But as mentioned above, the railroad system was not the only factor in why the Civil War was the first modern war. The biggest factor, in my opinion, was the sheer bloodiness of the war itself. As stated in the introduction paragraph, there have been many wars in which hundreds of thousands, if not millions, of people, were killed. However, the one thing that most of the wars in the past share is the fact that they lasted over a long period of time. With the Civil War, hundreds of thousands of people were killed within only a short four-year time span. By the end of the war, more than 750,000 people died. In a letter written by 2nd Lieut. John. D. Damron, it showcased just how many people could die in a single battle during the Civil War. “We have had another great Battle at this place, resulting in a decisive victory for the Confederate Army. Fredericksburg was shelled on Thursday, 11th Dec. On Saturday, the battle opined (sic) early in the morning on the right of our lines…It was said we were attacked by 40,000 Federals at this point. Whilst our force which opposed them did not amount to one 4th of that number…Their loss was estimated at 20,000 in killed and Wounded whilst ours will not exceed 2,500, 500 of which was killed.” The Battle of Gettysburg had more than double that, with 50,000 soldiers dying in what would be known as the bloodiest battle in American history. Now a lot of the bloodiness of the Civil War can be attributed to the advancement in weaponry that the world had never seen before but would continue to see in the future. Some of these include the Miniè ball, a smaller bullet that could be loaded more efficiently than previous bullets and is believed to have contributed to 90% of Civil War deaths, the Gatling machine gun, repeating rifles, grenades, and mines, and the introduction of underwater torpedoes from “primitive” submarines. The Evening Star, a newspaper published from 1854-1972, described one battle in 1862 near Charleston as “bloody with many heavy losses on both sides.” The United States had never been a part of a war in which so many of their own had died so quickly, nor had the world seen the same. Soon this would be the trend for future wars, more deaths within a quicker timeframe.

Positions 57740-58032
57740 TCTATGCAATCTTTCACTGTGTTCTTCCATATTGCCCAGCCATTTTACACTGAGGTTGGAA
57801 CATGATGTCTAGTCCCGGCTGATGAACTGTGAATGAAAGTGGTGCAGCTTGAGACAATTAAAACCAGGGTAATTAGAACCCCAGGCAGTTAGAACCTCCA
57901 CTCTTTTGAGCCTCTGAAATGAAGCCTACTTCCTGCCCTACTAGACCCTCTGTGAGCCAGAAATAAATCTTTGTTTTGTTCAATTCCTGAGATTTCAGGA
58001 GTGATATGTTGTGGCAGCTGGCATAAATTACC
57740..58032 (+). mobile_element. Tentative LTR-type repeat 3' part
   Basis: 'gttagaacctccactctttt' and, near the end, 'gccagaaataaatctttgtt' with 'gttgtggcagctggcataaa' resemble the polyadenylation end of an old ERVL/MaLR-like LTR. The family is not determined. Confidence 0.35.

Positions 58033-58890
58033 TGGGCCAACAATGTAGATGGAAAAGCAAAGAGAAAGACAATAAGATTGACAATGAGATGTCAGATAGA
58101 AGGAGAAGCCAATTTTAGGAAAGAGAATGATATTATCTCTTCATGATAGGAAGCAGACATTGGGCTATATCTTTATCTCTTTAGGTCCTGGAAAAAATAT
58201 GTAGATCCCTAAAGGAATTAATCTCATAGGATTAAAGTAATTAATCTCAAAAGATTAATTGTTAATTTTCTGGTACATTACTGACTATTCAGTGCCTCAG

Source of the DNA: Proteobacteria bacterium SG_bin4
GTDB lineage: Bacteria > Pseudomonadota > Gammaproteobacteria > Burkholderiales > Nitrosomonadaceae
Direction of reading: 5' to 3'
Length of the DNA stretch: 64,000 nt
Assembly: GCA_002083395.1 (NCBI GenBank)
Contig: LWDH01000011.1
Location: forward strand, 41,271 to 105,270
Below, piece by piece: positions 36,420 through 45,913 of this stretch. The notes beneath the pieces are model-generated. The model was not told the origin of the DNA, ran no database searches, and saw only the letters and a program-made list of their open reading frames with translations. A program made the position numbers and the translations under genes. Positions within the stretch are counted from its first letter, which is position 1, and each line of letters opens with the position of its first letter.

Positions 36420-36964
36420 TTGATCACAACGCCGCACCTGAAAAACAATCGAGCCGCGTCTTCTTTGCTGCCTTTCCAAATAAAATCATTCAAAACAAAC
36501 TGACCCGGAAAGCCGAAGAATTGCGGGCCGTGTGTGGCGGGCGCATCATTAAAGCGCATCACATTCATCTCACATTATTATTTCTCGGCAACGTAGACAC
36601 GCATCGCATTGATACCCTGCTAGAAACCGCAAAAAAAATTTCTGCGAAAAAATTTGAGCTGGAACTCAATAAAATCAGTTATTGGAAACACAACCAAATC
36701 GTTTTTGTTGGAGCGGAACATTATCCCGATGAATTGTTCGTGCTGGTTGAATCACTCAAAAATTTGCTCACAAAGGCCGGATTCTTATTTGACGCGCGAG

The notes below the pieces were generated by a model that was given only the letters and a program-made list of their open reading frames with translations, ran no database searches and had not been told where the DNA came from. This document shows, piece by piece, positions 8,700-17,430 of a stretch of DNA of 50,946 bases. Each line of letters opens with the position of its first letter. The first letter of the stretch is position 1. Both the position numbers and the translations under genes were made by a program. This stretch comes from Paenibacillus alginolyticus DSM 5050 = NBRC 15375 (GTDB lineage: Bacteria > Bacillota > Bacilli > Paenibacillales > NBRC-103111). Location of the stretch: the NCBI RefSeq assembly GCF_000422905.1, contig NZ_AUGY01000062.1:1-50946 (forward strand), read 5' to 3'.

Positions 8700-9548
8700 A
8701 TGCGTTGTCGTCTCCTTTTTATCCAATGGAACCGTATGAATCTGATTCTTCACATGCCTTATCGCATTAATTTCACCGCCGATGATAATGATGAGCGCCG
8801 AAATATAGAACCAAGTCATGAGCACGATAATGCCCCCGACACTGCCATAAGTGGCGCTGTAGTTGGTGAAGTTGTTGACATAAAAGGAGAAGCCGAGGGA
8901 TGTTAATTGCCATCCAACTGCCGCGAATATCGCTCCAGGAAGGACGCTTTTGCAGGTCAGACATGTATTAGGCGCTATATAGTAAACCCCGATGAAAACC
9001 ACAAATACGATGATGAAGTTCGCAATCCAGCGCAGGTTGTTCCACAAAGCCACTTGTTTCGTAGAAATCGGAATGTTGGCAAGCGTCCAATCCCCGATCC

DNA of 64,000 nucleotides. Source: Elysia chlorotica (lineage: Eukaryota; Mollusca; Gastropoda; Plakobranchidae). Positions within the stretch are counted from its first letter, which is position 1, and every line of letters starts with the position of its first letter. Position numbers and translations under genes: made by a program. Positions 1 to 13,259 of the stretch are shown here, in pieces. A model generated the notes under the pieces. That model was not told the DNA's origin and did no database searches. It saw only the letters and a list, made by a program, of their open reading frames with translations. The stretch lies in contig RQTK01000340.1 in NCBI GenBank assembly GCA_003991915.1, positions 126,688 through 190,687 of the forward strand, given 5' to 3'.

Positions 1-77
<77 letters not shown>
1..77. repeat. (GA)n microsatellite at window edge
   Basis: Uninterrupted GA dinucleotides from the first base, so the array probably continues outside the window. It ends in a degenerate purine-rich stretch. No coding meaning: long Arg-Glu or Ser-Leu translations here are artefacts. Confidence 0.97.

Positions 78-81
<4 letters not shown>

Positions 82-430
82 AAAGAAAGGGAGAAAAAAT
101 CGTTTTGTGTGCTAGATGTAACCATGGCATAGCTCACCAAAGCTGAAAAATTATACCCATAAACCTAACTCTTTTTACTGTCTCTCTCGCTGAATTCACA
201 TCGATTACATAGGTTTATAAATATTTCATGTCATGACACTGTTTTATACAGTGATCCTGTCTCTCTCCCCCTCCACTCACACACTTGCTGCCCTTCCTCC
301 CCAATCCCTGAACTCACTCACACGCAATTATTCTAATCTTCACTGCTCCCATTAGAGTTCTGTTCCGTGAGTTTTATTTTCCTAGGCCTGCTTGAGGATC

Total War: A New Warfare Strategy

Along with the sheer amount of bloodiness of the Civil War, the concept of “total war” was another main reason for the first modern war in the Civil War. The idea of total war came from the Union, and the idea was to destroy everything in their path to make the South see the errors of their ways and to make them suffer. Union soldiers showcased the concept of total war when they marched from Georgia to the coastline, destroying everything that they could, including burning the city of Atlanta. “This measure, although it seems almost inhuman, I believe to be an actual military necessity; it is simply one of the horrors of war” (Lieut. Colonel Charles Fessenden Morse). This strategy devasted the South and stalled the renovations of the Reconstruction era since part of the strategy of total war included destroying farms, industrial factories, and anything else that would give the Southern an advantage to prolong the war. Soon, this type of strategy would be used in wars in the near future, such as in World War One and in World War Two, giving rise to the current modern style of war.

Conclusion: The Birth of Modern Warfare

Although the Civil War may not be the bloodiest, the most advanced, or the most strategic war since the birth of the concept of war, it was the birth of what is now commonly known as modern warfare. Everything that the Civil War endured, with massive casualties, new concepts of warfare, and the installation of better transportation of supplies, all have become staples of what is used in modern war today.

Works Cited

  1. Polybius. (2013). The Histories of Polybius. Translated by Evelyn S. Shuckburgh. Cambridge University Press
  2. Knecht, The French Civil Wars, 1562-1598 (New York, 2000)
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Why Was The Battle of Gettysburg A Turning Point in the Civil War. (2023, Jun 18). Retrieved from https://papersowl.com/examples/why-was-the-battle-of-gettysburg-a-turning-point-in-the-civil-war/